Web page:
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State Audit Exposes More Problems at Cancer Institute

Todd Wiseman, Texas Tribune

A state audit has revealed that transparency problems at the Cancer Prevention and Research Institute of Texas extend beyond the improper review of an $11 million commercialization grant that sparked criminal and civil investigations.

State auditors found business and professional relationships between CPRIT’s management, CPRIT’s commercialization review council, and donors who contributed to the CPRIT Foundation, a nonprofit association that supplements the salaries of CPRIT’s executive director and chief scientific officer. They also found three grants that were approved without proper review — the executive director recommended the applications receive grants, but the peer review council did not — for a total of approximately $56.3 million. CPRIT also broke a state constitutional requirement by allowing grantees to report matching funds spent on other projects, rather than the CPRIT-funded research project, according to the audit.

“Weaknesses in CPRIT’s processes reduce its ability to properly award and effectively monitor its grants,” the State Auditor’s Office report concludes. The report recommends that CPRIT address deficiencies in: making award decisions, evaluating grant applications, verifying compliance with matching fund requirements, processing payments to grantees, monitoring grantees' expenditures, assessing and measuring research progress and managing contract agreements with grantees.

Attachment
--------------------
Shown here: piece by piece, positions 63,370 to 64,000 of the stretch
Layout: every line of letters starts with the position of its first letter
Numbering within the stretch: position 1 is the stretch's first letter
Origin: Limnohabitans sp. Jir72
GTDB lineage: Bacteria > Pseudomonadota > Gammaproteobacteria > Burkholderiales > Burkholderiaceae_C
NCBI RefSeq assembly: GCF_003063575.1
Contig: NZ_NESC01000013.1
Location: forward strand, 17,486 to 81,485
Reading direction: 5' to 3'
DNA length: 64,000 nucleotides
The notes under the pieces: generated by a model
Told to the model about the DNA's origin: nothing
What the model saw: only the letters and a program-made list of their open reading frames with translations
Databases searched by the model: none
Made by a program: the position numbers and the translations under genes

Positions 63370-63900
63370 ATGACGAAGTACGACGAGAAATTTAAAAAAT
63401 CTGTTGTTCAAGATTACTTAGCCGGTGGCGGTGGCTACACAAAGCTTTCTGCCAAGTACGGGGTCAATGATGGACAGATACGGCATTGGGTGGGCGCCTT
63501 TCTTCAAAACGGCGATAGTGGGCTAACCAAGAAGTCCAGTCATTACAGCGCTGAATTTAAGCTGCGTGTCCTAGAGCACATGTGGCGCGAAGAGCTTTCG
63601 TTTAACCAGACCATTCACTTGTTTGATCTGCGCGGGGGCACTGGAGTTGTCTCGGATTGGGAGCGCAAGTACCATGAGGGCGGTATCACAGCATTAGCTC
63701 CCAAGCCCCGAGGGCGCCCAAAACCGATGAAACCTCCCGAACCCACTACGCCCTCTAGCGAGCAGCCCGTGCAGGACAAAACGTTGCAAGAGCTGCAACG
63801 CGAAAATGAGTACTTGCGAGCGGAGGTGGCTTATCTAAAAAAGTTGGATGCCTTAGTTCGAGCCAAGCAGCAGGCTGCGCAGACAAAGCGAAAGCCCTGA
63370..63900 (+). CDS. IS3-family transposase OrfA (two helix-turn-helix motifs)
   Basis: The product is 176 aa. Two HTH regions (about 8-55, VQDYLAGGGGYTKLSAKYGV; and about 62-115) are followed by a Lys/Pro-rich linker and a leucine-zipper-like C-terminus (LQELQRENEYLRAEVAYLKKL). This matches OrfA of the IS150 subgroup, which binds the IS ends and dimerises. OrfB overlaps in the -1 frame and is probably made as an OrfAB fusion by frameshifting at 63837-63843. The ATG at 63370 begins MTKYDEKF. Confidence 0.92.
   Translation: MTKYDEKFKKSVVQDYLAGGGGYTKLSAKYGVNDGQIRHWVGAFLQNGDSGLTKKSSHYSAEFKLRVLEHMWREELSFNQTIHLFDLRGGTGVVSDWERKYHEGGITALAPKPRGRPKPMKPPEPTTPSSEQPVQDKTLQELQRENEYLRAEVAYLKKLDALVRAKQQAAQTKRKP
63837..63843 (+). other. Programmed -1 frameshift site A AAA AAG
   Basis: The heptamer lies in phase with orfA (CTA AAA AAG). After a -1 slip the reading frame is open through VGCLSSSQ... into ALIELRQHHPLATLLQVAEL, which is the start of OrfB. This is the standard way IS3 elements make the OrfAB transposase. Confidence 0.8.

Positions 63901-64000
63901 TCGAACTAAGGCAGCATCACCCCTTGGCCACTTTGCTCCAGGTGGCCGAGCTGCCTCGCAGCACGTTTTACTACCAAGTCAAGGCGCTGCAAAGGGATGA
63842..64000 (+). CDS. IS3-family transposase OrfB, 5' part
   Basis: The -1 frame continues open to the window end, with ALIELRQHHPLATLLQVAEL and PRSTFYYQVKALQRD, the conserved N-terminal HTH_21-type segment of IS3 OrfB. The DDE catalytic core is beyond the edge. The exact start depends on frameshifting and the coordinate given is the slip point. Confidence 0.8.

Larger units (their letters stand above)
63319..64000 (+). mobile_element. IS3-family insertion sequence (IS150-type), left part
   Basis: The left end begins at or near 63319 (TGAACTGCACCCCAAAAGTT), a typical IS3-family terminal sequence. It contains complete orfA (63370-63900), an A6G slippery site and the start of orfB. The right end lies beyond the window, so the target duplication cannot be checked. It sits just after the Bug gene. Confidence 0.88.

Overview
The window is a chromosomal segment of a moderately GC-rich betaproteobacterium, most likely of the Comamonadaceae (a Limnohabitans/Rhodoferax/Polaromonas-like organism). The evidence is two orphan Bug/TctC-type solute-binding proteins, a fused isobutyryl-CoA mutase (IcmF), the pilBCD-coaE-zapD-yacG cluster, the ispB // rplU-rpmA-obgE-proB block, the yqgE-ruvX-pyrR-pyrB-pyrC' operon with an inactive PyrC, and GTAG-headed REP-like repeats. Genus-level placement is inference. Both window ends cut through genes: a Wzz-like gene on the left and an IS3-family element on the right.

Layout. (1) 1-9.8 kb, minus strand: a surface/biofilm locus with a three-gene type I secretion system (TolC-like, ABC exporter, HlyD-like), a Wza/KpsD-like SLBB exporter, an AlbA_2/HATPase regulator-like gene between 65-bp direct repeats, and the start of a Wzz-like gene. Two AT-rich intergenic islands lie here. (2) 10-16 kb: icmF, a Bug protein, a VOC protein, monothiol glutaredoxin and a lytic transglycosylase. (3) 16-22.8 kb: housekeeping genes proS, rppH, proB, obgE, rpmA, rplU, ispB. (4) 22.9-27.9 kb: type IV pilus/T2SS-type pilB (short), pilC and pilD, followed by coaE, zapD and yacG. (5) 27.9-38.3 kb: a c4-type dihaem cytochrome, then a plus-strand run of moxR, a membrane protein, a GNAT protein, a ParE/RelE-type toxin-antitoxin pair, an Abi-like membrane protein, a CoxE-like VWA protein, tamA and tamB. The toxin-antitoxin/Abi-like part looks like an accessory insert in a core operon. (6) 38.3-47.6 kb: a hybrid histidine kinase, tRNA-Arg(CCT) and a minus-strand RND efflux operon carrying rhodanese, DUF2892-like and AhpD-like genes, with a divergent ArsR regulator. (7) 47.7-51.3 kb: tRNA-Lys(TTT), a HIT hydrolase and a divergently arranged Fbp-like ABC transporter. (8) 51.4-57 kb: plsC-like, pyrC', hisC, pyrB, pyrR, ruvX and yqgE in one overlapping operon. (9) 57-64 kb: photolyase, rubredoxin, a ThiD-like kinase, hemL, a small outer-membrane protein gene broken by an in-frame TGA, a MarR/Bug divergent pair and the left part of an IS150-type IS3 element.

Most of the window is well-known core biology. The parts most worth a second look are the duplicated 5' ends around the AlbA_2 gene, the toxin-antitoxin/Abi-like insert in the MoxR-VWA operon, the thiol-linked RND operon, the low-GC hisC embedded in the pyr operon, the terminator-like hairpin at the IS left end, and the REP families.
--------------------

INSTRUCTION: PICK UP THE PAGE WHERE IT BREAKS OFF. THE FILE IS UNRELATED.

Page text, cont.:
“The Legislature should consider clarifying statutory requirements to strengthen the independence and professional judgment of CPRIT’s grant decisions and governance structure,” the report states.

The 2007 voter-approved constitutional amendment that created CPRIT authorized the state to purchase bonds to fund $3 billion in cancer research grants over 10 years. 

After it was discovered that CPRIT awarded an $11 million commercialization grant to Peloton Therapeutics without proper review, the Travis County district attorney’s office and the Texas attorney general opened criminal and civil investigations into the agency. Gov. Rick Perry, Lt. Gov. David Dewhurst and House Speaker Joe Straus have called for a moratorium on new CPRIT grants. And the 2014-15 biennium budgets proposed by both the House and Senate slashed all funding for the institute.  

CPRIT officials agreed with the state’s findings, and said in the report that the organization has already begun implementing a process to fully vet all grant applications for conflicts of interest, which includes comparing all grant applications to a list of CPRIT Foundation donors. They’ve also adopted administrative rules and revised policies to comply with some of the recommendations.

"Going forward, funding for CPRIT will continue only once complete confidence and trust is restore to the agency by the people of Texas," Dewhurst said in a statement on the audit. "I fully expect to address the concerns this Session and return CPRIT to its original mission of defeating cancer."

Straus said the audit serves as another reminder that CPRIT needs reform. "The Members of the House and I take these findings very seriously, and we are committed to reforming the agency this session so that public confidence is
restored and the critical work of fighting cancer can move forward," he said in a statement.

Read the full report to see detailed information on the state’s recommendations and CPRIT's response.

Becca Aaronson develops data interactives and reports for The Texas Tribune. After an internship in fall 2010, she was hired by the Tribune to help cover the 82nd legislative session. She previously interned at the Houston Chronicle. Becca is a native of Austin who graduated from Scripps College in Claremont, Calif., with a degree in cultural theory.